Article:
Following on from last month’s feature on the new age regulations, Kirstie Redford speaks to two heads of HR to see how they are preparing for next year’s legislation
New rules outlawing age discrimination come into force in October next year and with just a few months to prepare, it is up to HR departments to ensure their policies are compliant.
The new law is set to affect HR processes on many levels. From the moment a job is advertised, age discrimination can be an issue, in terms of the wording used.
Debra Baker is HR corporate services manager at disability insurer UnumProvident and is responsible for leading the company’s efforts in preparing for the new legislation. She says wording on job adverts will need to be very tight.
“We’ve had to look at phrases such as ‘with five years’ experience’ and replace them with alternatives such as ‘competent in the area of’ or ‘proven ability in the area of’. This is proving tricky, but it is a valid point that someone with 10 years’ experience may not be any better than someone with only five years under their belt,” she says.
Once applicants respond to an advert, all age-sensitive data then has to be collected and stored in the correct way.
Heather Salway is HR director at recruitment consultancy Eden Brown and it falls within her remit to make the changes needed to prepare for the new law.
Her team now ensures all CVs passed on to external clients and internal managers have the date of birth or age removed. “CVs usually hold that data, but we remove it before passing it on,” says Salway.
Similarly, UnumProvident has changed its application forms to include a tear-off diversity slip, which includes age. This information is used by HR for monitoring purposes, but is not referred to again. “It is stored in HR’s computer system, but line managers interviewing candidates never have access to this information,” says Baker.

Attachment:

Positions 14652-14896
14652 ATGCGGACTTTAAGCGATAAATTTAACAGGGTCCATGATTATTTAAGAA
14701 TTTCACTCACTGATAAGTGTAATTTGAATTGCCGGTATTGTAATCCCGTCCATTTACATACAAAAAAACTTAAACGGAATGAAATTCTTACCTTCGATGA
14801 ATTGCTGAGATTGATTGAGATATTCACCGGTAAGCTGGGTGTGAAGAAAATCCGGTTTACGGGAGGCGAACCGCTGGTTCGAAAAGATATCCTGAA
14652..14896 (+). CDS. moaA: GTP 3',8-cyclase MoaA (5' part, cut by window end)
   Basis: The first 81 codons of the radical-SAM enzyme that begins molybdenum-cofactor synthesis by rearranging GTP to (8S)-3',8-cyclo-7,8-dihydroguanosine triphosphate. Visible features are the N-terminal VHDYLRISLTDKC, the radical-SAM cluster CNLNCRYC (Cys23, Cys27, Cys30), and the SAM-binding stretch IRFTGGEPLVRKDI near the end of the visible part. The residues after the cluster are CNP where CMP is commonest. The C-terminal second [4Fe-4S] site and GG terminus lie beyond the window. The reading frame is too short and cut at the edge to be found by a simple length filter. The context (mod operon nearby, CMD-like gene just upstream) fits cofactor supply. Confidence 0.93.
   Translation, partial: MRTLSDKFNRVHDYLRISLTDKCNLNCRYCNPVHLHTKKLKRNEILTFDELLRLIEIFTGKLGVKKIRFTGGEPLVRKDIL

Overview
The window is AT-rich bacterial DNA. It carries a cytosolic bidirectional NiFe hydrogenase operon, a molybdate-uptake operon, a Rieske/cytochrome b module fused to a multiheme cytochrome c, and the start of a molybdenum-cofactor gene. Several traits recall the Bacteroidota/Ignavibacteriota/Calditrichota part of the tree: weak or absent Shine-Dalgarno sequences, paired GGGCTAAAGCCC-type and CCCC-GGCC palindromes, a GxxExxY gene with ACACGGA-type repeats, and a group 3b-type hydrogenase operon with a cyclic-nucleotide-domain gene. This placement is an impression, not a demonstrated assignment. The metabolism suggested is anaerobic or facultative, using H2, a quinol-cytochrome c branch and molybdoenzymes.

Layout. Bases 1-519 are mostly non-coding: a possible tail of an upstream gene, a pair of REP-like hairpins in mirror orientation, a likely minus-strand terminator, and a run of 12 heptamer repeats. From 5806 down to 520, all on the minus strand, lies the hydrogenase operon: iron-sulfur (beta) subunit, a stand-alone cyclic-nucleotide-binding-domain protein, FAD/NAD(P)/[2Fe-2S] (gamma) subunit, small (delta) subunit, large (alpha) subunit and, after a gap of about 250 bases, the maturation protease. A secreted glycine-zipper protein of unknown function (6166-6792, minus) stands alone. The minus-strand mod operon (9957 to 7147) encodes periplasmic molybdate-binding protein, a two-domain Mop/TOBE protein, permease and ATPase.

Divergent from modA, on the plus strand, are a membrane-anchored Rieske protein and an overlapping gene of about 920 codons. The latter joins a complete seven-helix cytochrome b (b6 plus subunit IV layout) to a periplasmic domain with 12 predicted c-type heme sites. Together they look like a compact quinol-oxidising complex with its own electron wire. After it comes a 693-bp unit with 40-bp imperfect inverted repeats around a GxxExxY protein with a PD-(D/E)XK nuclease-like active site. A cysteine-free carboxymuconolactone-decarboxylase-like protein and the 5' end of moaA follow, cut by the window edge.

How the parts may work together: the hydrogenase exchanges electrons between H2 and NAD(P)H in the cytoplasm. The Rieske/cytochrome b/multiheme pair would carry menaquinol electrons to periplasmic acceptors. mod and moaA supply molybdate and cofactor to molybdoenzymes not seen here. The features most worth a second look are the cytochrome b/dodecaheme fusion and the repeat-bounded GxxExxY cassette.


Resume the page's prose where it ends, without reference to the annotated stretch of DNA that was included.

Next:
The recruiting process has traditionally been a minefield for inadvertent discrimination. At the very heart of the new law is the premise that all ages can do all jobs. So it is important to have strict criteria on which to base hiring decisions. Salway says the best way to do this is to make all person specifications competency-based.
“We ask about key skills, knowledge and behaviour, rather than qualifications, which are often age-related,” she says.
All employees should have the same development and promotion opportunities. Salway says that its management development programme is based purely on competency. “Individual training programmes are designed for each manager based on their own needs and competencies. Age does not predict performance at all, so everyone has the same promotion chances,” she says.
UnumProvident has a similar philosophy. All training courses are available to everyone and promotions are awarded based on a clear capability statement.
The types of benefits provided by employers may need to be reviewed in light of the new rules. Benefits such as health insurance and life cover can be more expensive for older workers, but this will be no excuse for employers to exclude them if they are entitled to them.
Working in the HR department of a health insurer gives Baker a unique viewpoint on the implications of providing cover for older employees. “Most health policies have an upper age limit of 65. So if employees choose to work until they are 70, it could prove difficult to keep that cover in place,” she says.
UnumProvident currently employs two people over the age of 65 and has arranged special life cover for them. The positions they hold do not qualify for health insurance benefits, which are a management perk. “But if we were to employ any managers over the age of 65, we would have a problem,” says Baker. “Legally we could be expected to provide cover for employees until death, which would mean new products with no age limits would need to be developed.”
Retirement options are under the spotlight, with employers expected to support employees’ decisions to keep working in old age, even if in a part-time role. “We have a flexible working policy,” says Baker. “Everyone – young or old – can request flexible working hours, which we try to accommodate.”